About the Author
Susanna Gregory was a police officer in Leeds before taking up an academic career. She conducted post-graduate studies at the University of Durham before earning a PhD at the University of Cambridge. She has spent seventeen field seasons in the polar regions, and has taught comparative anatomy and biological anthropology.
Aside from her two popular series of historical mysteries featuring Matthew Bartholomew and Thomas Chaloner, she has also written books on castles of Britain and cathedrals of the world. She now lives in Wales with her husband, who is also a writer, and the two have published another series of medieval mysteries under the pseudonym Simon Beaufort.
Also by Susanna Gregory
The Matthew Bartholomew Series
A Plague on Both Your Houses
An Unholy Alliance
A Bone of Contention
A Deadly Brew
A Wicked Deed
A Masterly Murder
An Order for Death
A Summer of Discontent
A Killer in Winter
The Hand of Justice
The Mark of a Murderer
The Tarnished Chalice
To Kill or Cure
The Devil’s Disciples
A Vein of Deceit
The Killer of Pilgrims
The Thomas Chaloner Series
A Conspiracy of Violence
Blood on the Strand
The Butcher of Smithfield
The Westminster Poisoner
Published by Hachette Digital 2010
Copyright © 2009 Susanna Gregory
The moral right of the author has been asserted.
All characters and events in this publication, other than those clearly in the public domain, are fictitious and any resemblance to real persons, living or dead, is purely coincidental.
All rights reserved. No part of this publication may be reproduced, stored in a retrieval system, or transmitted, in any form or by any means, without the prior permission in writing of the publisher, nor be otherwise circulated in any form of binding or cover other than that in which it is published and without a similar condition including this condition being imposed on the subsequent purchaser.
A CIP catalogue record for this book is available from the British Library.
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For Captain Dick Taylor
Canterbury Cathedral, December 1643
The Reverend Richard Culmer loved the sound of smashing glass. And when that glass was the stained type, bursting with idolatrous images of popish saints, then the sound was even more satisfying. He stood on top of a ladder with a pike in his hand, and gleefully jabbed out as many panes as he could reach. His bright blue cloak swung around him as he worked, the trademark garment that had earned him the nickname ‘Blue Dick’.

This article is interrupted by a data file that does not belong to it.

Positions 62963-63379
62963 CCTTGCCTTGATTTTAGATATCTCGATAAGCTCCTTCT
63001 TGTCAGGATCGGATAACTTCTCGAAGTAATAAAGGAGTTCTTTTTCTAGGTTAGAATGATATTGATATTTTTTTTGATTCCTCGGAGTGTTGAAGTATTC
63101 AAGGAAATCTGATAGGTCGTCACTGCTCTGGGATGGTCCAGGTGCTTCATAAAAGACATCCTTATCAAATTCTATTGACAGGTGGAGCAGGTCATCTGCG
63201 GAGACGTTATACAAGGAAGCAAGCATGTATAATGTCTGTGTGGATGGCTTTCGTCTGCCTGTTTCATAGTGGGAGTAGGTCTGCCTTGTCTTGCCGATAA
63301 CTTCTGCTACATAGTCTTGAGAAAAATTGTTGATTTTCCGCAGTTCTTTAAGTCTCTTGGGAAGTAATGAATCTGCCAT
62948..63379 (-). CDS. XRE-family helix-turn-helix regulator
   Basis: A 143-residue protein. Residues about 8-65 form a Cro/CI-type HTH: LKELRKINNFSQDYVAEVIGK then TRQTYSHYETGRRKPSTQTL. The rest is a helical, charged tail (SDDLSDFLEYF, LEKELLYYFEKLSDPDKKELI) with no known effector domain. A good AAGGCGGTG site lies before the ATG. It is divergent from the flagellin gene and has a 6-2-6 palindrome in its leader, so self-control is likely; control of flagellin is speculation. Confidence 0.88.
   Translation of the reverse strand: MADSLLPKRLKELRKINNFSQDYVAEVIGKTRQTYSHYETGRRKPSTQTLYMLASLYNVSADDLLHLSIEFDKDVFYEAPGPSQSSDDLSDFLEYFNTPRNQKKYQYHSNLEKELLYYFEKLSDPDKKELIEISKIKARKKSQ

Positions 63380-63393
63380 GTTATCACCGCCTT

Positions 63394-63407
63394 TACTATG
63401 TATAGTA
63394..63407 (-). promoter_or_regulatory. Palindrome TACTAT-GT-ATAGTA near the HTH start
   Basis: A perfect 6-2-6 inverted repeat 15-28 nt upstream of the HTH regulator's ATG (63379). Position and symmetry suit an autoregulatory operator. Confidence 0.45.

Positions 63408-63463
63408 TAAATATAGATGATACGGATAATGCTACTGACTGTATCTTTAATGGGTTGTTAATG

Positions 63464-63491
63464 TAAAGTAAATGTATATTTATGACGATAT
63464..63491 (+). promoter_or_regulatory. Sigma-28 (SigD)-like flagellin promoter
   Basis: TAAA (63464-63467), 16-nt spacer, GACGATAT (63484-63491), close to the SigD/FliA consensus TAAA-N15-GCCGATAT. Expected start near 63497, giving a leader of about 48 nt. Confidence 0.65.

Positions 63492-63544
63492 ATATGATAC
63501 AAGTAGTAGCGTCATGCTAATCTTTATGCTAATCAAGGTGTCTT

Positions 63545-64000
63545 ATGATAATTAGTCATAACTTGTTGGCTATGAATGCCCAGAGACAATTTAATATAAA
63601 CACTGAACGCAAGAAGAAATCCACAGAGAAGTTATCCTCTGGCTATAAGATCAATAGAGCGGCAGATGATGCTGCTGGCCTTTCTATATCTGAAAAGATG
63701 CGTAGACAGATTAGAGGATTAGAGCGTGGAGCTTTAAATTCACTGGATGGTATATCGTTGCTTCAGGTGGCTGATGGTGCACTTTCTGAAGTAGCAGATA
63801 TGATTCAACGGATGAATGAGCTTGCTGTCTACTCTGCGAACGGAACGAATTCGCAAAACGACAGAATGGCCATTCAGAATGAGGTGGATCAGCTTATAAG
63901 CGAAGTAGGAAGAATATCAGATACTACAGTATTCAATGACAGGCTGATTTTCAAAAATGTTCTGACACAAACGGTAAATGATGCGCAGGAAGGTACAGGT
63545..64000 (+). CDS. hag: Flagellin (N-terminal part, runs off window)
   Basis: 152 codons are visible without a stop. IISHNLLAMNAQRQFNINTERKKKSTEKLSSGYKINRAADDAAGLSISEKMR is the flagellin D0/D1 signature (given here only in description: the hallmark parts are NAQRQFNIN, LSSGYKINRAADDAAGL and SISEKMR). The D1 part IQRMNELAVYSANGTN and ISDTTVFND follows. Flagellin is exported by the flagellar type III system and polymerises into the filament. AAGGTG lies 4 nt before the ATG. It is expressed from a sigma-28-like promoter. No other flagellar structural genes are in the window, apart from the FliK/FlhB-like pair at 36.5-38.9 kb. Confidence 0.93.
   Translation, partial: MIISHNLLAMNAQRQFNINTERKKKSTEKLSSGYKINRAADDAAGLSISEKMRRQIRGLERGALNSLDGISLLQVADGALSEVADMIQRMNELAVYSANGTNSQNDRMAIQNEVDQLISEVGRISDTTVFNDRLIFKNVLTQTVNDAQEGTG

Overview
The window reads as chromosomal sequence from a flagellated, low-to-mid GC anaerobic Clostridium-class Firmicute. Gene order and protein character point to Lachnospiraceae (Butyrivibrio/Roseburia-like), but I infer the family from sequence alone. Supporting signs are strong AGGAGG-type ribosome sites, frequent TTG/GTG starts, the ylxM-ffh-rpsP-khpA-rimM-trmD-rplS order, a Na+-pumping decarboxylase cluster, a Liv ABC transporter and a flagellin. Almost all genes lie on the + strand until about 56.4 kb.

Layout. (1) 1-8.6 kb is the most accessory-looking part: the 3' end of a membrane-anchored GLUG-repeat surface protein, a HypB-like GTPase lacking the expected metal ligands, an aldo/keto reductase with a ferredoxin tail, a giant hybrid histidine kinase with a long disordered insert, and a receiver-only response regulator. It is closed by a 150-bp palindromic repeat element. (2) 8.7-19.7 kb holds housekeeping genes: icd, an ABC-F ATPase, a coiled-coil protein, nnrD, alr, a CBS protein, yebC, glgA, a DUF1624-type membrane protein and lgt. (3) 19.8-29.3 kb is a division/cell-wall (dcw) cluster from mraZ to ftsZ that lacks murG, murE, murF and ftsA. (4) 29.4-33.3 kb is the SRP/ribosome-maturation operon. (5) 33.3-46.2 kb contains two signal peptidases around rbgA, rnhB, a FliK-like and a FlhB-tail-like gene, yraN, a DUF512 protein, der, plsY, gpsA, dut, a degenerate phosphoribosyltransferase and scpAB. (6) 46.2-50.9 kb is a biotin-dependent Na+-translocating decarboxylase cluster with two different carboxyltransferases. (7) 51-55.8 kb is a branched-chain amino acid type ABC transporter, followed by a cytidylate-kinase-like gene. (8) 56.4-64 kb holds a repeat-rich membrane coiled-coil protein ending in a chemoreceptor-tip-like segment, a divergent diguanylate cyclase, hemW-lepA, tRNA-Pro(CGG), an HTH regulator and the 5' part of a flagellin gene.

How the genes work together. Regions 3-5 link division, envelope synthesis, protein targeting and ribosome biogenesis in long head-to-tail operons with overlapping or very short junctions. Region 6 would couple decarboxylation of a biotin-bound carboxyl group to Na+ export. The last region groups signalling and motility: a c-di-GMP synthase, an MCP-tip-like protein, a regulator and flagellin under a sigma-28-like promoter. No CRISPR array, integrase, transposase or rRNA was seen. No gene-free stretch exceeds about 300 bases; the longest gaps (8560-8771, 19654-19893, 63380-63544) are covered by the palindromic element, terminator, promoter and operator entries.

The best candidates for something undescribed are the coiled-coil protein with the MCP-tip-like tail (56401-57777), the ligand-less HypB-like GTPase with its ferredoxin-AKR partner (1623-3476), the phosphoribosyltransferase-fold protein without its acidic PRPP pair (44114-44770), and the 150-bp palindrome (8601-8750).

Below him, steadying the swaying steps, were two of his most trusted henchmen, although both looked as though they wished they were somewhere else. Blue Dick grimaced. What was wrong with them? Could they not see that Canterbury Cathedral had far too much in the way of nasty Catholic regalia? Did they not understand that it was their moral duty to destroy it all?
He gave a last, vicious poke at a window depicting pilgrims at the shrine of St Thomas Becket, then scrambled down from his precarious perch. There was so much to do – everywhere he looked were statues that needed their heads knocked off and paintings to be slashed. And then there was the body of the saint himself – the long-dead archbishop who had defied his king and been murdered for it. The cathedral’s clergy had assured him that Becket’s bones had been destroyed more than a hundred years before, but Blue Dick did not believe them. Before he left, he planned to open the tomb and pulverise what he found inside, to make sure Becket’s relics really were gone for ever.
When he reached the ground, he stood for a moment to admire his handiwork, pleased to note that the once-ornate windows were now reduced to a series of gaping holes. Through them he could see outside, to where a large crowd had gathered. He rolled his eyes: they wanted him to leave Canterbury and spare its treasures. But that was too bad, because he was not going anywhere until his work was finished. And they would accept the righteousness of his actions in time.
Breaking windows was hot work, so he started to remove his cloak. Unfortunately, the blue garment made him easy to identify, so when a stone sailed through one of the broken windows, he knew it was meant for him. It missed, but only just, and the crack it made when it hit the wall left him in no doubt that it had been intended to kill.
Blue Dick smiled: God had protected him. The knowledge gave him the strength to continue, and as he attacked a stone bishop with a mallet, grinning his satisfaction as the ancient face dissolved into shards and dust, he began to sing. Well, why not? It was, after all, one of the happiest and most fulfilling days of his life.
London, 5 November 1663
Bonfire Night. The time when effigies of Guy Fawkes were burned all over the country, to remind good Anglicans of the danger posed by religious dissenters. Recently, some folk had even taken to creating images of the Pope to go on their pyres, filling them with live cats to howl as the fires consumed them. For a reputedly civilised country, England could be a barbaric place, thought the Green Man, as he waited in the cellar for the occupants of the house to go to bed.
He took no pleasure in what he was about to do – it was just necessary. People needed to be shaken from their smug complacency, and made to sit up and listen. And his message was clear enough: before Charles II had been given his throne back in 1660, he had promised that all his subjects would have the right to worship God as they saw fit. The whole country had breathed a sigh of relief – Charles’s reign was going to be one of tolerance and reconciliation.
But the King had gone back on his word, and laws were being passed that were making life intolerable for non-Anglicans. These repressive decrees were known collectively as the Clarendon Code, and the Green Man was outraged by them. He had decided it was time to make his objections known, and if a few innocent souls had to die in the process, then so be it.